I was really inspired to write this post after reading a book called 'Big Magic' by Elizabeth Gilbert. Without getting completely distracted and starting to write a book review, all I will say about the book is that within its pages, I found some real snippets of creative inspiration and food-for-thought. The book is stuffed with chapters that deal with different creative stories and words of wisdom, but one chapter stood out for me in particular. This chapter dealt with 'perfectionism'.
'I think perfectionism is just a high-end, haute couture version of fear'.
Those words right there slapped me in the face.
My whole life I'd announced from the roof tops that I was a perfectionist. Well, not quite from the 'rooftops' but I certainly had not shied away from the title. I have been a self-diagnosed perfectionist for as long as I can remember. It's part of me. I also know people who wear their 'perfectionist' title like a crown. But, the reality of being a perfectionist is far from glamorous.
I had never before considered perfectionism to be a version of fear. But it is fear, in complete disguise. Yes, there are other elements to perfectionism but the dominant one is fear.
I have been a perfectionist from the moment I graced Mother Earth. I let that be known to all. I am meticulous. I want a polished, near-to-perfect outcome in everything I do. I am almost always disappointed with my results.
I want always to achieve to the best of my ability. I want no mistakes in anything I do in life. I want to make sure that everything is, well, 'perfect'. But life isn't perfect! We can't just go through life with an iron in hand and iron out its creases. Because, the creases always come back.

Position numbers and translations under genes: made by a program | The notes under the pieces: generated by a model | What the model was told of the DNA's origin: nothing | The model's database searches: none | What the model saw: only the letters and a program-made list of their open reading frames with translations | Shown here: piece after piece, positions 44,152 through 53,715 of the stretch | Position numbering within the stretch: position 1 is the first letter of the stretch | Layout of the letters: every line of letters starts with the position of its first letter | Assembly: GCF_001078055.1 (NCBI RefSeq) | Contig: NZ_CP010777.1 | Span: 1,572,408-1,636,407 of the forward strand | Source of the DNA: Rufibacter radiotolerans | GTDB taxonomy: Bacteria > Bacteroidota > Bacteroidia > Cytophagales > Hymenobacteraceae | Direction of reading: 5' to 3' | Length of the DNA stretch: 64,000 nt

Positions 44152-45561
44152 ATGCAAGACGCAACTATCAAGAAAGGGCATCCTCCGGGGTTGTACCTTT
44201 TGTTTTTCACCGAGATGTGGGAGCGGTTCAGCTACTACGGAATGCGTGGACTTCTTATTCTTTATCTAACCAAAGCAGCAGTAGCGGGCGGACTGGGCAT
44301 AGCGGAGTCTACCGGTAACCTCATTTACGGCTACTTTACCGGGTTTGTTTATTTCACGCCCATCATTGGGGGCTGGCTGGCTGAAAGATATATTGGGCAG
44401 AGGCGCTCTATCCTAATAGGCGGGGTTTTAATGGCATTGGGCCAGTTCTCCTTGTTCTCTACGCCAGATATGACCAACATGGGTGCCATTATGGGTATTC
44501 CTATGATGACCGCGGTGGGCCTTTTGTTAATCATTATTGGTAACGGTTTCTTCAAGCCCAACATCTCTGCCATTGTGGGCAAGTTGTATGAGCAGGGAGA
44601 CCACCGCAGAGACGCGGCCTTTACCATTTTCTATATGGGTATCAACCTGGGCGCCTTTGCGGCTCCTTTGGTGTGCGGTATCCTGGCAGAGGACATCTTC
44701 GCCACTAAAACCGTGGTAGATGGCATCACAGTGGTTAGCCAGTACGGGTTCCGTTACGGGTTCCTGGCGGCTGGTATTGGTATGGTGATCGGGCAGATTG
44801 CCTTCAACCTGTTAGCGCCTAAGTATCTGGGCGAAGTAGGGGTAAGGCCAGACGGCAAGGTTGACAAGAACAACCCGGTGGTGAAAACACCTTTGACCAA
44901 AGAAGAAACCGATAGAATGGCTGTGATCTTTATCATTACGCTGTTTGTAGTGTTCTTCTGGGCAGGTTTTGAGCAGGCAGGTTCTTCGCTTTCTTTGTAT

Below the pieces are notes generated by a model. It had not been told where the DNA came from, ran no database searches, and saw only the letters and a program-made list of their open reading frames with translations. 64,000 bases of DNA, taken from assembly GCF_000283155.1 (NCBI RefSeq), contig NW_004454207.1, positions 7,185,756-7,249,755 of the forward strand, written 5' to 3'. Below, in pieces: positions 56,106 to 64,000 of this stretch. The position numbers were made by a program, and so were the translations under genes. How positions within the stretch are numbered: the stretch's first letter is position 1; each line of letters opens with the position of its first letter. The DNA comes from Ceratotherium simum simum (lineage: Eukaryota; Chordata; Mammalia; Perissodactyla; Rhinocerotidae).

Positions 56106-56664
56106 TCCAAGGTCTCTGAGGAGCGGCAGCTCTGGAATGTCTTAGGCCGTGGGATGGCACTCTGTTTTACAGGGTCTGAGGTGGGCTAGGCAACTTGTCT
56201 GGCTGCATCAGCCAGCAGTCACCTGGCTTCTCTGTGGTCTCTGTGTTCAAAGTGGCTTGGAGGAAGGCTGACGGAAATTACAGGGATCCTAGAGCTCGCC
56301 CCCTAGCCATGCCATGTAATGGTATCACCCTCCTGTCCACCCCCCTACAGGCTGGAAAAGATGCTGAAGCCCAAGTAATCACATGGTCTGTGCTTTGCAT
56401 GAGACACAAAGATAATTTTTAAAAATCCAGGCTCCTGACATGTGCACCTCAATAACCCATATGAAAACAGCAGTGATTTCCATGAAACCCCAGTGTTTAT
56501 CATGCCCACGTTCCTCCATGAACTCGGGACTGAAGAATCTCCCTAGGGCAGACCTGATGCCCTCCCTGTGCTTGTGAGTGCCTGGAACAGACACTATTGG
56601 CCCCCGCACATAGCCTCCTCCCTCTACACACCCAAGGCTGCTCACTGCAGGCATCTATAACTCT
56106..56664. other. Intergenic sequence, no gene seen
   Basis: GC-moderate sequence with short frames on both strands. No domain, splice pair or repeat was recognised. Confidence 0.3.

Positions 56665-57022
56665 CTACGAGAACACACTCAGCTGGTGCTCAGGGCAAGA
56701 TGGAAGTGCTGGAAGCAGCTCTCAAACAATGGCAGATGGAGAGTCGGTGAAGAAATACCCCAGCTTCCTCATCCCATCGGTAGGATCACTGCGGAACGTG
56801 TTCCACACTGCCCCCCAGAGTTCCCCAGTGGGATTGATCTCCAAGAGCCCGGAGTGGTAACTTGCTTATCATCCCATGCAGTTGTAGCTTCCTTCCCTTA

I know I'm not perfect. I will never be perfect. No one is perfect. But my perfectionism pulses through my body nevertheless. It's how I'm programmed and up until I read 'Big Magic', I always thought my 'perfectionist' title was my friend, not my enemy.
For example, being a perfectionist meant that I scored A's/A*'s throughout school. But, being a perfectionist also meant that I was disappointed when I didn't get A*'s in my A-levels. Instead, I only got 'A's'. Of course, my disappointment is silly but I can't stop striving for the 'best'. I want an uncreased life and I live in fear of not having one.
Perfectionism is stupid. Even the word is irritating every fibre of my body as I'm typing it a million times now. But, it's still a problem that I can't shake and I don't really think I will ever be able to. I will become more conscious of the negative effects that my 'perfectionism' is having on me and my life. However, it also means that I achieve to the best of my ability every time.
The reality is - everyone wants to be perfect. We love Instagram and Pinterest because we love the idea of the 'perfect' decor, the 'perfect' hair or the 'perfect' representation of 'normality' (insert picture of a toned, slender girl with pizza, slumbered in a ball in bed - perfect!). But - perfect isn't real (and F.Y.I that girl probably didn't eat the pizza!).
Life can be great. It can be rewarding and at times, my 'perfectionism' rewards me. But, it also disappoints me as I set unreachable standards and goals daily. Everyone hates 'New Year's resolutions' because they always bite you in the arse a few months later. Perfectionism is a daily reminder that my targets are rarely met. I have that 'New Year's resolution failure' feeling all the time. But, when my near-impossible standards are rarely met - I feel sooo good. So, as you can see, it's a love/hate feature of my everyday existence.